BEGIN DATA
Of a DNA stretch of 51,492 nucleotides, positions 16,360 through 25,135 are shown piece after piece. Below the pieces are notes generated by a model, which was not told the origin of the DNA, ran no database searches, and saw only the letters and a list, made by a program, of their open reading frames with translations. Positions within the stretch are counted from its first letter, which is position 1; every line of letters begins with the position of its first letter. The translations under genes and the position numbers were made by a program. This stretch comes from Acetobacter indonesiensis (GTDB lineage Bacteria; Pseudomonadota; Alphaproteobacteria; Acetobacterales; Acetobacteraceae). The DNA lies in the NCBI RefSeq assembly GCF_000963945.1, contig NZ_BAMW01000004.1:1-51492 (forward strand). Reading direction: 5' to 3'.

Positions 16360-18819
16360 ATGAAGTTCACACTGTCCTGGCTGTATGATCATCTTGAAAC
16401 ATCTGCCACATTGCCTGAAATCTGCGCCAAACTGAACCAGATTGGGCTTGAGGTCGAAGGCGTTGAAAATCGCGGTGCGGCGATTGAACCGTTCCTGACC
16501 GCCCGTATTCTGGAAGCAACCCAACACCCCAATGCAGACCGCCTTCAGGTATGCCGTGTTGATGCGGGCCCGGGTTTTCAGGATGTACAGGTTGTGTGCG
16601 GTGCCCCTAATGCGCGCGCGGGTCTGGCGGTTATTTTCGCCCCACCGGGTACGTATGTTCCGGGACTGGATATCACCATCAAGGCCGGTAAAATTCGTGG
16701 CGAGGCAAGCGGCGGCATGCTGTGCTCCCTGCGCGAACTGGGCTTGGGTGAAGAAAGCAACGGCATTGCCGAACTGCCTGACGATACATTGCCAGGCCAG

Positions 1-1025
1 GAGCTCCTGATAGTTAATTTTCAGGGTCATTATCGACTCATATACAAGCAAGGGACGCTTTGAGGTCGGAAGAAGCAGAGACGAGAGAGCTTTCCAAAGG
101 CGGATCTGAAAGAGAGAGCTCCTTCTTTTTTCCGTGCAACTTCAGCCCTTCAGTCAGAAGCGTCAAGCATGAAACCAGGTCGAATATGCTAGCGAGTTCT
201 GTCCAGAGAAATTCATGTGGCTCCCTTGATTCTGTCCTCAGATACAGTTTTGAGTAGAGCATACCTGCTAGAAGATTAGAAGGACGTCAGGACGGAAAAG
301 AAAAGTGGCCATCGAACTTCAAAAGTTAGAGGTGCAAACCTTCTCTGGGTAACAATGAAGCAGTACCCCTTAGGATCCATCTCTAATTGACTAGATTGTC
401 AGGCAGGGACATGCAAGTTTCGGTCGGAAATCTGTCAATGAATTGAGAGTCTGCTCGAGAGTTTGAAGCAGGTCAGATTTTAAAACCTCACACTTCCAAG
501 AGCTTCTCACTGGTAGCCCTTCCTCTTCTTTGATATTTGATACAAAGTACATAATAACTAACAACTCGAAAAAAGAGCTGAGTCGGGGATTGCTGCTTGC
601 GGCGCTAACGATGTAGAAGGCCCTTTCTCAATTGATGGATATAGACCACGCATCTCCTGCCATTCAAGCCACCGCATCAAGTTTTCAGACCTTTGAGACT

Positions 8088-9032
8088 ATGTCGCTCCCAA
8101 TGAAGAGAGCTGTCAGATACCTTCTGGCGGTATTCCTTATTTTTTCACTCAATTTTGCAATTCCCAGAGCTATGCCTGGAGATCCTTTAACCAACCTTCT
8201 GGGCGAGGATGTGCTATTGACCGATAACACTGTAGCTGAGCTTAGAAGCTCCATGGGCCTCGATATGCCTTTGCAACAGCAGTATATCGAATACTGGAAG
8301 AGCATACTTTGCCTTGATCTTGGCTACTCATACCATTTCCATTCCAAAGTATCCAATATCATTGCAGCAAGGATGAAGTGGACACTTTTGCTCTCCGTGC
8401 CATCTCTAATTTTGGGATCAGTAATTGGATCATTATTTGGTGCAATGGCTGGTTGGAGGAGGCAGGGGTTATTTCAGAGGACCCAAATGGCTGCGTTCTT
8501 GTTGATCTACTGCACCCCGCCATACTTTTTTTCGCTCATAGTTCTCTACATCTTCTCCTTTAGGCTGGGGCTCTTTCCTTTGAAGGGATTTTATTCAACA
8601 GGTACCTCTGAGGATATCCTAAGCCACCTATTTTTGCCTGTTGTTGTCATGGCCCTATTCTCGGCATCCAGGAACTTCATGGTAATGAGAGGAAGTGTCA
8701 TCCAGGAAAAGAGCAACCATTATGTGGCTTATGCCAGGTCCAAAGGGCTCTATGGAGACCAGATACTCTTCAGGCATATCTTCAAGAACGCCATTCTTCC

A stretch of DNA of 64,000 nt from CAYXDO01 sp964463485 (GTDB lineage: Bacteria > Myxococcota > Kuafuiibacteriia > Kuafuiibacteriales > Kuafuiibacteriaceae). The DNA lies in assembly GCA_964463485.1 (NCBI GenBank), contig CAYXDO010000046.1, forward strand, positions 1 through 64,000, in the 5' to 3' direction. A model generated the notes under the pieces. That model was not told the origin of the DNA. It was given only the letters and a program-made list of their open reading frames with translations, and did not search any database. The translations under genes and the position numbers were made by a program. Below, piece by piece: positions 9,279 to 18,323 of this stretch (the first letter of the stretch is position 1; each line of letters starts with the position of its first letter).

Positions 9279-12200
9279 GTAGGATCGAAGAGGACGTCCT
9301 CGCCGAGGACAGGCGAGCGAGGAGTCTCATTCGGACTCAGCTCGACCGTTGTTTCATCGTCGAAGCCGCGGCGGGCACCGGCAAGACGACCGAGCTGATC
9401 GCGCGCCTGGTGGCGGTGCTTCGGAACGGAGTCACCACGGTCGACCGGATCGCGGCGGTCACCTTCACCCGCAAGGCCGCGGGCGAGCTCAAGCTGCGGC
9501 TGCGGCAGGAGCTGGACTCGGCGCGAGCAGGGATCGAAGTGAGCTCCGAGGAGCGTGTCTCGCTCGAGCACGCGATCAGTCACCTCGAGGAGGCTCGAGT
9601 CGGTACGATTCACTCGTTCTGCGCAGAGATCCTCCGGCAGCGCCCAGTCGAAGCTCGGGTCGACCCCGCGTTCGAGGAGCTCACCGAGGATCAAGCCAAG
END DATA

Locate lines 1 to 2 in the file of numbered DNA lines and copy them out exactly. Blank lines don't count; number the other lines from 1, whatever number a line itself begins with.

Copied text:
Of a DNA stretch of 51,492 nucleotides, positions 16,360 through 25,135 are shown piece after piece. Below the pieces are notes generated by a model, which was not told the origin of the DNA, ran no database searches, and saw only the letters and a list, made by a program, of their open reading frames with translations. Positions within the stretch are counted from its first letter, which is position 1; every line of letters begins with the position of its first letter. The translations under genes and the position numbers were made by a program. This stretch comes from Acetobacter indonesiensis (GTDB lineage Bacteria; Pseudomonadota; Alphaproteobacteria; Acetobacterales; Acetobacteraceae). The DNA lies in the NCBI RefSeq assembly GCF_000963945.1, contig NZ_BAMW01000004.1:1-51492 (forward strand). Reading direction: 5' to 3'.

Positions 16360-18819